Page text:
Rheumatologic diseases are characterised by loss of immune tolerance, resulting in systemic inflammation. Inflammation and scarring of the endocardium, which lines the inner surface of the heart chambers and valves, can result in valvular thickening and dysfunction. Estimates of prevalence vary depending on the sensitivity of the screening methodology used and range from 30%–50% in systemic lupus and rheumatoid arthritis to 10%–30% in ankylosing spondylitis. Progression of valve disease is a slow process but can result in haemodynamically significant complications. Thromboembolic complications such as cerebrovascular occlusions pose a serious risk of morbidity. The presence of antiphospholipid antibodies increases the risk of valvular disease and thrombotic complications. Anticoagulation is recommended in the presence of antiphospholipid antibodies, but the guidance on the role of immunosuppressive therapy to treat valvular disease is lacking. Surgical valve therapy may be considered in severe disease, but there is increased risk in patients with an autoimmune disease which includes a higher risk of infection, thromboembolic and bleeding complications, as well as cardiovascular events in the setting of premature atherosclerotic heart disease. Therefore, management should be provided in a multidisciplinary team that includes a rheumatologist, a cardiologist and a cardiothoracic surgeon; medical therapy should be optimised before considering a high-risk valve surgery.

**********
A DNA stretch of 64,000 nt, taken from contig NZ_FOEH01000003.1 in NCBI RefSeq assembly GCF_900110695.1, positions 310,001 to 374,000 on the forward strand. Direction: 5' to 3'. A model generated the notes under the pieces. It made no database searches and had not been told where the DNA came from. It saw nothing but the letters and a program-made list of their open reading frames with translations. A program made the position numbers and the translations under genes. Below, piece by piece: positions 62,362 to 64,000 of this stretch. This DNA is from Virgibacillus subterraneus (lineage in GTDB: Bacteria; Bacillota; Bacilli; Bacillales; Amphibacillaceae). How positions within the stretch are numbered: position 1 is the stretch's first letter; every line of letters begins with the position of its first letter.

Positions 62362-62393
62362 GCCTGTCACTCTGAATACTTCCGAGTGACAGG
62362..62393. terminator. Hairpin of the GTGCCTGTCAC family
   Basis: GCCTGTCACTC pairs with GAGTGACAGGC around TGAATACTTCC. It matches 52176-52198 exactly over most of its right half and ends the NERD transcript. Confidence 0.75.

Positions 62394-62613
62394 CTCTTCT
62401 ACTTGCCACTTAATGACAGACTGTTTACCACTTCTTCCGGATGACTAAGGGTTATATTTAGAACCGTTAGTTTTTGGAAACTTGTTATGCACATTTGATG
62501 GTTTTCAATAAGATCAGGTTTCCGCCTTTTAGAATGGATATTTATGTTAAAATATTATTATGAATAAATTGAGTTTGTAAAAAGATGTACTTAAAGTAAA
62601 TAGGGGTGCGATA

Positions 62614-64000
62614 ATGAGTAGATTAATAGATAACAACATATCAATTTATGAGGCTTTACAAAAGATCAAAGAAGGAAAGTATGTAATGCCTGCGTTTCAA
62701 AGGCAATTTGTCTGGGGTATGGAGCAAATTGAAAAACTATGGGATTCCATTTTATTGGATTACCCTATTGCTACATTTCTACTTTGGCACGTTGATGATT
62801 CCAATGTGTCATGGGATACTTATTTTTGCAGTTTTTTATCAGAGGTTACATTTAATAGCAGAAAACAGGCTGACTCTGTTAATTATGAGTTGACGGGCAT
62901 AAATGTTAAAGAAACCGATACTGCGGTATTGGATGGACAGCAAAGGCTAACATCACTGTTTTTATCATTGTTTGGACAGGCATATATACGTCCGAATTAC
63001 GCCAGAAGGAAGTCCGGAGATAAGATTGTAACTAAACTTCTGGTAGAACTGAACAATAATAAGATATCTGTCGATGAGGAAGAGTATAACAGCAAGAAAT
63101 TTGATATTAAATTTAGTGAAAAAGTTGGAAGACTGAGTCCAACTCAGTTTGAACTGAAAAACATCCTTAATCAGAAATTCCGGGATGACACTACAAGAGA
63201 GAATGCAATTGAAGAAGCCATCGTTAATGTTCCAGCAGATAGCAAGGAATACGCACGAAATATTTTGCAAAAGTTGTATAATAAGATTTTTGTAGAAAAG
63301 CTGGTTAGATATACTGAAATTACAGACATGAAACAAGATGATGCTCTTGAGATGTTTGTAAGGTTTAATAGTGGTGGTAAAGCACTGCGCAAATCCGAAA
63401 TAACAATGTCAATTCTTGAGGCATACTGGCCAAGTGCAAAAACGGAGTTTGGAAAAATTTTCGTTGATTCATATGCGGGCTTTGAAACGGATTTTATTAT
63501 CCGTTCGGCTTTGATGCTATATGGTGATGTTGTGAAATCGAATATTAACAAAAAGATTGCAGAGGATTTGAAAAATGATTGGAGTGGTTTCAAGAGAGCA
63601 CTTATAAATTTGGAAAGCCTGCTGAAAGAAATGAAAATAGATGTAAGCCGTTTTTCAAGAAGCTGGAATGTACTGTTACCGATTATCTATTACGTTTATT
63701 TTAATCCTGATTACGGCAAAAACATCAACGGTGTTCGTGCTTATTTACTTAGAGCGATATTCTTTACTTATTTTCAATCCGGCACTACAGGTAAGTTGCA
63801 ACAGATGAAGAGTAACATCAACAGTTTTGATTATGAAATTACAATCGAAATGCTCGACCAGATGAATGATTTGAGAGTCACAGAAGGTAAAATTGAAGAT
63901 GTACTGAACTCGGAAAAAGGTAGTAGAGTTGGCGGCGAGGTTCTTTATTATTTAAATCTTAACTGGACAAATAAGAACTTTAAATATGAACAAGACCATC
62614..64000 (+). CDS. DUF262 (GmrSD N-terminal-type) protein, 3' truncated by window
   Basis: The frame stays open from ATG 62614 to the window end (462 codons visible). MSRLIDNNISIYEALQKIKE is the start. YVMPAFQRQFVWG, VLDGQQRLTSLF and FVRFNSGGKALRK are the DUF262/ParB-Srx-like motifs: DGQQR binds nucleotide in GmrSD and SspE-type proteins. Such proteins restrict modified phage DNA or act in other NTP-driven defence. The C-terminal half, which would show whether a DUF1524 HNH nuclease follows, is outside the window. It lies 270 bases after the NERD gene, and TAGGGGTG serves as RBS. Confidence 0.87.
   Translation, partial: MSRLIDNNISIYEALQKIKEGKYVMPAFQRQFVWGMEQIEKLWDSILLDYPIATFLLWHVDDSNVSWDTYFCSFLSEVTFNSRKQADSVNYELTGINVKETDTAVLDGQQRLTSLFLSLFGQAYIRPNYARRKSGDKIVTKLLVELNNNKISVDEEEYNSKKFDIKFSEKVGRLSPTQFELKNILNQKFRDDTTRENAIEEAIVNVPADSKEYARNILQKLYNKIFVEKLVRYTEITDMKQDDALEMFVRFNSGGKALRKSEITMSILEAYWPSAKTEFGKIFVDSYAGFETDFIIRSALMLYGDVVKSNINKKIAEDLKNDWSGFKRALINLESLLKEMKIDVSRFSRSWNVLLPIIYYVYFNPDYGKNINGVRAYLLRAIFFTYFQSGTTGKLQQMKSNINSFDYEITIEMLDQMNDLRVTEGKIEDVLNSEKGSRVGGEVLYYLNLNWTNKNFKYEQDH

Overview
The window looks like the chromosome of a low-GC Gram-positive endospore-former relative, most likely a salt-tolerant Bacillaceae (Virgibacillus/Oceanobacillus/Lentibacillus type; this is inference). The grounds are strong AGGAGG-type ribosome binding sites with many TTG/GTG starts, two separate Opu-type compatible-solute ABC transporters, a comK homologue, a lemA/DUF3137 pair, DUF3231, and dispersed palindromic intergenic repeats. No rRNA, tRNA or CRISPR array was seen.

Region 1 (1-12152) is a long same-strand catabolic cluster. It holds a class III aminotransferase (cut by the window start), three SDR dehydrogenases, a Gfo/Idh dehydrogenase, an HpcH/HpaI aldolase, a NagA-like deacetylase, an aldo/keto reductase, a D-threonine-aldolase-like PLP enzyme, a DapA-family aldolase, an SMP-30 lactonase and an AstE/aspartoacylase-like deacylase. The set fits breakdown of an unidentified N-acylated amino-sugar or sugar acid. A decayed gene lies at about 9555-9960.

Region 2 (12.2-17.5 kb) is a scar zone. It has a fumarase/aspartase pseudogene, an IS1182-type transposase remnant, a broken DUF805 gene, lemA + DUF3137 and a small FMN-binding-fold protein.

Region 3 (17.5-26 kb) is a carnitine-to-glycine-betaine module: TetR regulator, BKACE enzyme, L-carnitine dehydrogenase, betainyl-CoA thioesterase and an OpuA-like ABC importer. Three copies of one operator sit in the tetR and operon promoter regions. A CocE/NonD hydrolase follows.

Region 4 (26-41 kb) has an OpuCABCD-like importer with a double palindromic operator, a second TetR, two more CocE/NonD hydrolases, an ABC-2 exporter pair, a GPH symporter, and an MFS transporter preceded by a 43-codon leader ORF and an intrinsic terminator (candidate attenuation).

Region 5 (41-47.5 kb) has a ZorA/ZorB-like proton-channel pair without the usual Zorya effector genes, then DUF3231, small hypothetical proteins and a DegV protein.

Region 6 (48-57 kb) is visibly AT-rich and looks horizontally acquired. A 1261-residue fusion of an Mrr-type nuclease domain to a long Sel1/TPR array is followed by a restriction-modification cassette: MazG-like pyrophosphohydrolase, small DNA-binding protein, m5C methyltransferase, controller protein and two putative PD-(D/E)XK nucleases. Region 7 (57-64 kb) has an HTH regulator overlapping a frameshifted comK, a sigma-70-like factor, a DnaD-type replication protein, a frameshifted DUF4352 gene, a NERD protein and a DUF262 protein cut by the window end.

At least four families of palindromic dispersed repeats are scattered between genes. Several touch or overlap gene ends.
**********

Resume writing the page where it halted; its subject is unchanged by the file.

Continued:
- Heart Valve Diseases
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Correction notice This article has been corrected since it was first published to add the middle initial to author Elana J Bernstein.
Contributors The authors' contribution to the paper as follows: review conception and design: YG, NB, MSJ, AA, EJB. Draft manuscript preparation: YG. All authors reviewed the results and approved the final version of the manuscript.
Funding The authors have not declared a specific grant for this research from any funding agency in the public, commercial or not-for-profit sectors.
Competing interests None declared.
Provenance and peer review Commissioned; externally peer reviewed.